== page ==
Facebook ad headlines that are crafted as questions make an audience respond subconsciously. However, we need to approach question headlines carefully so that readers don’t just answer them and leave. Question headlines, open-ended or close-ended, should draw them in.
In the example below, HubSpot uses a question headline “Want to Use Hubspot Free?” The question is framed effectively because it solves a business owner’s problem at no cost.
8. Use this formula: [Action] + [Time Period] + [End Result]
Sometimes you read a headline and think that it’s kickass. But what you may not know is that it came out of a formula. I borrowed this superb formula from Neville Medhora’s Kopywriting Kourse:
[action] + [time period] + [end result]
Want some ideas? Here are three Facebook ad headlines I generated using Neville’s formula:
- Do This Workout for 10 Minutes Each Day to Get Sculpted Abs
- Recite These 5 Mantras Each Morning to Change Your Life
- Schedule 30-Minute Call with Me and I’ll Teach You a Powerful Business Strategy
9. Share a statistic
Your audience comes across various ads on Facebook. Each time they do, they assume that the business is an expert on the topic. How do you assert that expertise? By writing Facebook ad headlines that include statistics.
OkDork’s blog post, Blogging Tips: How to 10x Your Blog With Data-Driven Insights, mentions that using statistics in the headline makes your engagement 10 times better.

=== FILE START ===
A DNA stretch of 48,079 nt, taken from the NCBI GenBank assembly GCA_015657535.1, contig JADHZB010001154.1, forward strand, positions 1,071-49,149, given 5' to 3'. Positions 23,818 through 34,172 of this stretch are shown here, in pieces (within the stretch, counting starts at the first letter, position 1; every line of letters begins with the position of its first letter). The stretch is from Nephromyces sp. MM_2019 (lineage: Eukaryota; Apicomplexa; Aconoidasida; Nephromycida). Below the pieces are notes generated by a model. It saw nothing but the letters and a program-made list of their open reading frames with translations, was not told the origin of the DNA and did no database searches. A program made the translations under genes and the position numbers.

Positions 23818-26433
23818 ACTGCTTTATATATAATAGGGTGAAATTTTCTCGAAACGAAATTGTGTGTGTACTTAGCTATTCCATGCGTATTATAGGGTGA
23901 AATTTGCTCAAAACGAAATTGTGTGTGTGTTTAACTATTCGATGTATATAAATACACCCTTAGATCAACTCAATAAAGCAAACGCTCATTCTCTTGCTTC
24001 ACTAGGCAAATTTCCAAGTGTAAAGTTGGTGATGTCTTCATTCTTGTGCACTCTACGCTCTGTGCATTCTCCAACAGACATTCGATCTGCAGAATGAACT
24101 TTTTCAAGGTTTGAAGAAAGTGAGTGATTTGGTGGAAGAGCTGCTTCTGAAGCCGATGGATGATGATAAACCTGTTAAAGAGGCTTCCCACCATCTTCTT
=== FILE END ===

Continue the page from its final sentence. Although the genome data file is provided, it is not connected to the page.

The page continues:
Here’s an example of Business Insider’s Facebook ad headline that includes a stat. Imagine that we remove “70%” from the headline. Would it still have the same impact on the reader? Obviously, not. With that 70% in place, you become really curious about the 3 things that people spend their money on.
10. Use a customer testimonial
Social proof tells us that people behave based on how the majority behaves. This explains why a curious buyer turns to customer testimonials to find out if something is worth purchasing.
One of the Facebook ads I ran that performed extremely well used the principle of social proof. As you could tell, I showcased some of my customer testimonials in the carousel ads.
Right away, I was able to show my audience how my business provides value by letting my customers vouch for me through testimonial headlines.
It’s Time to Write the Best Facebook Ad Headlines
Now it’s your turn to create effective Facebook ad headlines. Writing a headline sounds like a lot of work. But with all the tips we discussed, you should be able to start today. Gather inspiration from performing brands (like the ones I shared above). Use a tool or formula if you must to get those creative juices flowing!